Guided Exploration: Scales of the Universe

Part of Hall of the Universe.


Scales Tour Map

Overview: The Scales walkway compares the relative sizes of objects, from galaxies to atoms using the central sphere as reference. As you walk along the Scales, you’ll be zooming in on ever-smaller objects in our universe, and grappling with the vast range of distances and sizes by comparing models to the giant Hayden sphere.

Introduction to Scales

1. Size Scale Measures Panel

Examine the graphic. To measure your height, what units would you use? How about the distance to another city? Distance between planets? Between stars and galaxies?

Galactic Scale

2. 1020 Panel & Models

Explore four galaxies: the Milky Way, Messier 87, Messier 101, and NGC 1365. What units do scientists use to mea­sure their size? How does the size and shape of our Milky Way Galaxy compare with the others?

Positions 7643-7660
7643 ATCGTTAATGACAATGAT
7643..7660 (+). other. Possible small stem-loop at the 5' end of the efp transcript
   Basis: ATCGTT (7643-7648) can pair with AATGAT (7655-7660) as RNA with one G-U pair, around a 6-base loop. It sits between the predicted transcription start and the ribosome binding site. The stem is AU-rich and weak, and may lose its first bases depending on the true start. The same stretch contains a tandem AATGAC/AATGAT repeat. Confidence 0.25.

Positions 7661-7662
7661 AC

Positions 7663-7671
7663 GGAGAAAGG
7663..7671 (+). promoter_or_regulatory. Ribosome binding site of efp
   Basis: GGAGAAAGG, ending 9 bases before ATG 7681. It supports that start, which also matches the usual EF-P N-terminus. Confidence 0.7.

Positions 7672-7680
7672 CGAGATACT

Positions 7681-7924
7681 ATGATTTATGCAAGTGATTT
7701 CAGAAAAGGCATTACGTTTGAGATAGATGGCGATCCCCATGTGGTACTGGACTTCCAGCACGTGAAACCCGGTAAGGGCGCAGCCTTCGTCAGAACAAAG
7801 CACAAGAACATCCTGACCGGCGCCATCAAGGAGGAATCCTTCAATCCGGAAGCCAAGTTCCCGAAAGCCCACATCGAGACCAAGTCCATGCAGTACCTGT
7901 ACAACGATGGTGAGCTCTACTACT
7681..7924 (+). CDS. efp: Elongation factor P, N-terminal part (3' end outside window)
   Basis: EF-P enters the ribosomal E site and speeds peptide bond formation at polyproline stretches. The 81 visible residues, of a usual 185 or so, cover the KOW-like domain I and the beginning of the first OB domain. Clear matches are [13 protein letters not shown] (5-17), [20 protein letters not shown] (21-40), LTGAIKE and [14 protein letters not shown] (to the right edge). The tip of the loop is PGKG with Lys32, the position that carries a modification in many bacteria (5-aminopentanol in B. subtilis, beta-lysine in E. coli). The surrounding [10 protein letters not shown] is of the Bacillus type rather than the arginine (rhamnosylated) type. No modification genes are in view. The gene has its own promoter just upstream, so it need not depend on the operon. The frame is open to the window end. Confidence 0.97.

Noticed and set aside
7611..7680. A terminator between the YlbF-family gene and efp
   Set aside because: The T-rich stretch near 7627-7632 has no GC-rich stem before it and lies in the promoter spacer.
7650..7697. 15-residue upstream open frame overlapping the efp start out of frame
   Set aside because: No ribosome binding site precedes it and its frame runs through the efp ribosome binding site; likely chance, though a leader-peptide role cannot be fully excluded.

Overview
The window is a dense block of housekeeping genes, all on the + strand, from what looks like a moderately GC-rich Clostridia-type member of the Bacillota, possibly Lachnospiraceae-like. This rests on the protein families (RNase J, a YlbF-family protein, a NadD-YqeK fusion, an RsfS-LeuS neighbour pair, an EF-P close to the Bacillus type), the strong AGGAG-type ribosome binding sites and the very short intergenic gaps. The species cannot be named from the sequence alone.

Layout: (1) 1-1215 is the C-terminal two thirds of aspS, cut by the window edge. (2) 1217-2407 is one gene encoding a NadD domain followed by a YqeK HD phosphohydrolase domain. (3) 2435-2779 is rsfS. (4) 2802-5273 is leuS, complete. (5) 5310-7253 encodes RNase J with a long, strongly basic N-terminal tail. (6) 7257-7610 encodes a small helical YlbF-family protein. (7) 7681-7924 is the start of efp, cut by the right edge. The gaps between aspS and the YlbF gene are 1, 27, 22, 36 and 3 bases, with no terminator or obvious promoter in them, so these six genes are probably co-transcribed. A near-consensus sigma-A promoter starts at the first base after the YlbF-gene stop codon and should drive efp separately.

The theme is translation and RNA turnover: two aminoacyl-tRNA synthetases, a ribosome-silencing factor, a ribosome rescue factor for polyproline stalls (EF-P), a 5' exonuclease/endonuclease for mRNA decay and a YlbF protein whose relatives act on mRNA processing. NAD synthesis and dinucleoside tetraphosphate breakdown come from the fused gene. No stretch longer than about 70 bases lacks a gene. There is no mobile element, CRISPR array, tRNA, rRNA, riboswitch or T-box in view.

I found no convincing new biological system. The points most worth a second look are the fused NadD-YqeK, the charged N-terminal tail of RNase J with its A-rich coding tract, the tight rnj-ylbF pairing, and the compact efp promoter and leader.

3. 1018, 1016, 1013, and 1010 Panels & Models

At each stop, use the Sphere as a reference to explore the rela­tive sizes and scales of certain cosmic objects. Each stop zooms in on smaller objects: the Milky Way (100,000 ly across), globular star cluster Messier 80 (200 ly), Oort Cloud (100,000 AU or 1.6 ly), Kuiper Belt (200 AU), star Rigel (70 million km or 0.5 AU).

Stellar Scale

4. 109 Panel & Models

Stars come in different sizes. Look at the Hayden Sphere, which represents the star Rigel, and the four models above, which (clockwise from top left) represent the stars Alpha Centauri, Sirius, Vega, the Sun. Compare and contrast their sizes. How does the size of our Sun compare?

Planetary Scale

5. 107 Panel & Models

Here, the Sphere represents the Sun. Look at the planet models immediately above the panel (Mercury, Venus, Earth, Mars) and to those higher up (Jupiter, Saturn, Uranus, Neptune). Compare the diameters. Then explore the “Where’s Pluto?” panel and find out why Pluto is now designated a dwarf planet.

Biological & Atomic Scales

6. 101, 10-1, 10-3, 10-6, 10-10, and 10-15 Panels & Models

At each stop, use the Hayden Sphere as a reference to explore the relative sizes and scales of different objects: the Hayden Sphere, the human brain, raindrop, red blood cell, rhinovirus, hydrogen atom, and proton.